The project team held design meetings in the shelled space where the NICU was to be built, which helped participants more easily visualize relationships between spaces within patient rooms and the view from each room.
"It was tremendously helpful for clinicians," says Michael Scherbel, AIA, NCARB, partner-in-charge, Plunkett Raysich Architects (PRA), Milwaukee.
A digital model of the unit was updated live during design meetings, a practice that saved significant time, according to Michael Schaefer, AIA, LEED AP, project manager, PRA.
Representatives from Miron Construction Inc., the project's Wausau-based construction manager, also were included in the design meetings. This increased the constructability of the unit, says Gary Wojciechowski, CHFM, LEED AP, general manager of projects, Aspirus Wausau Hospital.
The team approach paid off with a project that was designed and built in just 15 months at 18 percent under budget.
|Sidebar - 2011 Vista Recipient: Renovation|
Number of square feet: 9,931
Gary Wojciechowski, CHFM, LEED AP, general manager of projects, owner's representative, Aspirus Wausau (Wis.) Hospital; David Bosio, LEED AP, construction project manager, owner's representative, Aspirus Wausau Hospital; Susan McDonald, supervisor, Aspirus Women's Health Birthing Center Neonatal Intensive Care Unit, owner's representative, Aspirus Wausau Hospital; Michael Scherbel, AIA, NCARB, partner, health care studio, architect/partner-in-charge, Plunkett Raysich Architects, Milwaukee; Michael Schaefer, AIA, LEED AP, architect/project manager, Plunkett Raysich Architects; Heather Stoffel, LEED AP, construction manager/project manager, Miron Construction Inc., Wausau
AnMed Health Medical Center, Anderson, S.C.
The infrastructure upgrade at AnMed Health Medical Center will allow the hospital to continue to serve patients in downtown Anderson, S.C., where it has been located for more than 100 years.
The project brought an inadequate, outdated electrical system up to modern code requirements, converting a single-branch essential power supply system to a new three-branch system.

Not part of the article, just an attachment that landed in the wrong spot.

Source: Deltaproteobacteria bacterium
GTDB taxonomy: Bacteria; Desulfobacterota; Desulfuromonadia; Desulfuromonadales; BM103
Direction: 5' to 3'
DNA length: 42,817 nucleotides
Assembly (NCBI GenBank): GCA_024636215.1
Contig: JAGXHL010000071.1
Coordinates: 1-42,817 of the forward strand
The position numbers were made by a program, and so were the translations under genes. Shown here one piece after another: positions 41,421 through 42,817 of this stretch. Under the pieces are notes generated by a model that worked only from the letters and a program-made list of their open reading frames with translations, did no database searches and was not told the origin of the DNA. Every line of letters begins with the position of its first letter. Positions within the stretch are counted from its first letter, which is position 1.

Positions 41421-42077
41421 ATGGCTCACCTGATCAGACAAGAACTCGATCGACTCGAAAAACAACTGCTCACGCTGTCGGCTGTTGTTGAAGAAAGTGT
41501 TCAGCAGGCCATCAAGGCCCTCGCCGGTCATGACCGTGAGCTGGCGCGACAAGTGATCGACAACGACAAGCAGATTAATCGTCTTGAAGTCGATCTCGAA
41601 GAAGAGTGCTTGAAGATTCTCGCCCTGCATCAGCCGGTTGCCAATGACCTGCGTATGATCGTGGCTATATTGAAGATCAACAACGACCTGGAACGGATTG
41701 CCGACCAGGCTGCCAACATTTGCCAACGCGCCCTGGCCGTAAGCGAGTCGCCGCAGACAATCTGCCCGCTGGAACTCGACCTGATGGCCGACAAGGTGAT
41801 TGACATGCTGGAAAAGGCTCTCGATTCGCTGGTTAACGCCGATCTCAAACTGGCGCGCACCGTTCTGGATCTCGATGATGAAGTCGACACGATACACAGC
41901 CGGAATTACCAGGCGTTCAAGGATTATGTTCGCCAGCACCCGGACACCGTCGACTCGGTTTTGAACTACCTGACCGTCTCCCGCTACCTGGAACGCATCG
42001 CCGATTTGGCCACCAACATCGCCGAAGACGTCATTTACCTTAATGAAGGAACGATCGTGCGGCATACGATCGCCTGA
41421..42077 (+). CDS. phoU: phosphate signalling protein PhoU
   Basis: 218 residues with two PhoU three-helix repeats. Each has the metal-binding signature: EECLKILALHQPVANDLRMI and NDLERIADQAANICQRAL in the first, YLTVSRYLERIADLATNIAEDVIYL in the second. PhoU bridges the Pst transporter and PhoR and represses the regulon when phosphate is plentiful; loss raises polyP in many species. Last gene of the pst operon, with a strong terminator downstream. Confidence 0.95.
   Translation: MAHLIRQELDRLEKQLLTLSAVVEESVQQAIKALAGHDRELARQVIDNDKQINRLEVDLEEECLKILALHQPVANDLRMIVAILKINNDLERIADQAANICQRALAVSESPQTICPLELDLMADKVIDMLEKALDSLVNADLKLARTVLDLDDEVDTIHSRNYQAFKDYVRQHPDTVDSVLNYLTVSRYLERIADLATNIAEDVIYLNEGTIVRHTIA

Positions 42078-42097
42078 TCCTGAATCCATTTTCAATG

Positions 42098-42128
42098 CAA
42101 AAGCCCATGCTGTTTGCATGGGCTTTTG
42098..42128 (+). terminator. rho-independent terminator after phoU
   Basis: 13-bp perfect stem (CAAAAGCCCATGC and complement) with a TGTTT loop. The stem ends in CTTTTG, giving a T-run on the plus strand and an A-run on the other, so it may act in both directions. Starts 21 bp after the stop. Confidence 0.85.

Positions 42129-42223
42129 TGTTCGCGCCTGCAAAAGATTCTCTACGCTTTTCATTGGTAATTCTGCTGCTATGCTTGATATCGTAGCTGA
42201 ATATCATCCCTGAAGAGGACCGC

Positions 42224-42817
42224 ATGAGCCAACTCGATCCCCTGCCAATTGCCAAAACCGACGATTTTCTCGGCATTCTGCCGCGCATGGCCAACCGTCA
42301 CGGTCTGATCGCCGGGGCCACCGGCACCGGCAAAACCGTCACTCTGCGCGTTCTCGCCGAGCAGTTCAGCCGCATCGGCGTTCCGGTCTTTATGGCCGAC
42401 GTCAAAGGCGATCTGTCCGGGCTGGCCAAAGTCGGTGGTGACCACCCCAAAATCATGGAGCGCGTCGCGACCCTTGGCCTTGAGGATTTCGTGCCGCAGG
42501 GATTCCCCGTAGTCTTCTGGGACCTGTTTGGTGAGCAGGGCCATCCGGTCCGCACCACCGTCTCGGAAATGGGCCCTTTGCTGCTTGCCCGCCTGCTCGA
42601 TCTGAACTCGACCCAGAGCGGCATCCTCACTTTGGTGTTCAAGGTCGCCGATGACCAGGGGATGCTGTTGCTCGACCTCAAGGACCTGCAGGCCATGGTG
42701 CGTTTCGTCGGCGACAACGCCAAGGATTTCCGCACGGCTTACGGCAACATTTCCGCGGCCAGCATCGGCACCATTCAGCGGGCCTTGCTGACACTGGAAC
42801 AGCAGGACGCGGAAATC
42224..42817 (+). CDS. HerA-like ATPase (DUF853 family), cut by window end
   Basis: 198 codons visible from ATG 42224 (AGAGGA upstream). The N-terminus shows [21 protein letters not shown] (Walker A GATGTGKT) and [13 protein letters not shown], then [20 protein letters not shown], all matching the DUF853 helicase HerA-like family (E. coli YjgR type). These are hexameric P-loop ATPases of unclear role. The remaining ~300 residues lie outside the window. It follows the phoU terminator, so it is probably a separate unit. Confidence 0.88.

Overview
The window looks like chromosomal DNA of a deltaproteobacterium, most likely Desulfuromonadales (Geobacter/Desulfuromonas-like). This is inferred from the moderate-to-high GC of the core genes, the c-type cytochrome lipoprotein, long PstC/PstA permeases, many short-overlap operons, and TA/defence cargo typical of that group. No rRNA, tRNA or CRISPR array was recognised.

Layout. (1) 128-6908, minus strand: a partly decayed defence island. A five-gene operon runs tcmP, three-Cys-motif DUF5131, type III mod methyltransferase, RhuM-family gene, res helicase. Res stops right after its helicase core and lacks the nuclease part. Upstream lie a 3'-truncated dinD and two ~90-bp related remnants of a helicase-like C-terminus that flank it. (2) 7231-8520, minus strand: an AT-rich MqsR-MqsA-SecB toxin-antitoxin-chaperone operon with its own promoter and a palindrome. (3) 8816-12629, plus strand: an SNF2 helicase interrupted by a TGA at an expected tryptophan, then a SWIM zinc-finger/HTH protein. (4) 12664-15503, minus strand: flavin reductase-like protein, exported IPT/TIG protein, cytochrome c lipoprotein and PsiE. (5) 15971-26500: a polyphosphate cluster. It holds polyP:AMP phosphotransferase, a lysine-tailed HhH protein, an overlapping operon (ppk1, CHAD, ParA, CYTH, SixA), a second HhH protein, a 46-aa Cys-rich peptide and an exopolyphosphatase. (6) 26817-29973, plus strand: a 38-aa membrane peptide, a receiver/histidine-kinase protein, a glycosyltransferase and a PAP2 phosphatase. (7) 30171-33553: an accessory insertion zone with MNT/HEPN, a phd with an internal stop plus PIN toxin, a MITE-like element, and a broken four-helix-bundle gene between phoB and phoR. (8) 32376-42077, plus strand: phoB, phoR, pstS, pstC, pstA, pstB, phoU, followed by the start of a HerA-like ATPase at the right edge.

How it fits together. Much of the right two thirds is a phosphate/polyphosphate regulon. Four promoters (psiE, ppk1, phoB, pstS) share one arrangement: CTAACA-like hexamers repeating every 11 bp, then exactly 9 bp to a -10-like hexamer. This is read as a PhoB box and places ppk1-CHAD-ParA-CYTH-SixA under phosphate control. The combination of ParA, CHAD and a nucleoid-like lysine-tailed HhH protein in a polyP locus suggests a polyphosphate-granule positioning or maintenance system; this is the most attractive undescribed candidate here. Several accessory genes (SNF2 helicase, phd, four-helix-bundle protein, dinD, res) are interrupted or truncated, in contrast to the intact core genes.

The major upgrades included an expansion of the hospital's central energy plant, new normal and essential power switchgear and distribution risers for each of the hospital's eight floors, a new electric fire pump and high-rise fire alarm system, three new diesel generators, a new power monitoring and control system, and data and telecommunications distribution risers and closets.
The hospital's generators now are powerful enough to run the entire hospital, including all chillers, boilers and mechanical equipment "as if we never lost power in the first place," says Chuck Parker Jr., CHFM, P.E., director of engineering services, AnMed Health.
According to Parker, teamwork is essential to a project of this sort because the electrical infrastructure affects all areas of the hospital.
A partnership among architects, engineers, contractors, clinicians, hospital administration and support staff "really is the only way that you can make this work," he says. "I don't know how you can do it any other way."
|Sidebar - 2011 VISTA Recipient: Infrastructure|
Number of square feet: 21,462
Charles (Chuck) D. Parker Jr., CHFM, P.E., director of engineering services, owner's representative, AnMed Health, Anderson, S.C.; Peter O. Andersen, P.E., LEED AP, director of electrical engineering, project manager/Âproject electrical engineer, PerryCrabb, Atlanta; Brian Violette, vice president, electrical contractor, H.R. Allen Inc., Piedmont, S.C.; Jim Parker, project manager, general contractor, M.J. Harris Inc., Birmingham, Ala.; Harry D. (Dave) Ballard, AIA, NCARB, principal, architect, McMillan Pazdan Smith Architecture, Greenville, S.C.
Amy Eagle is a Homewood, Ill.-based freelance writer and regular contributor to Health Facilities Management.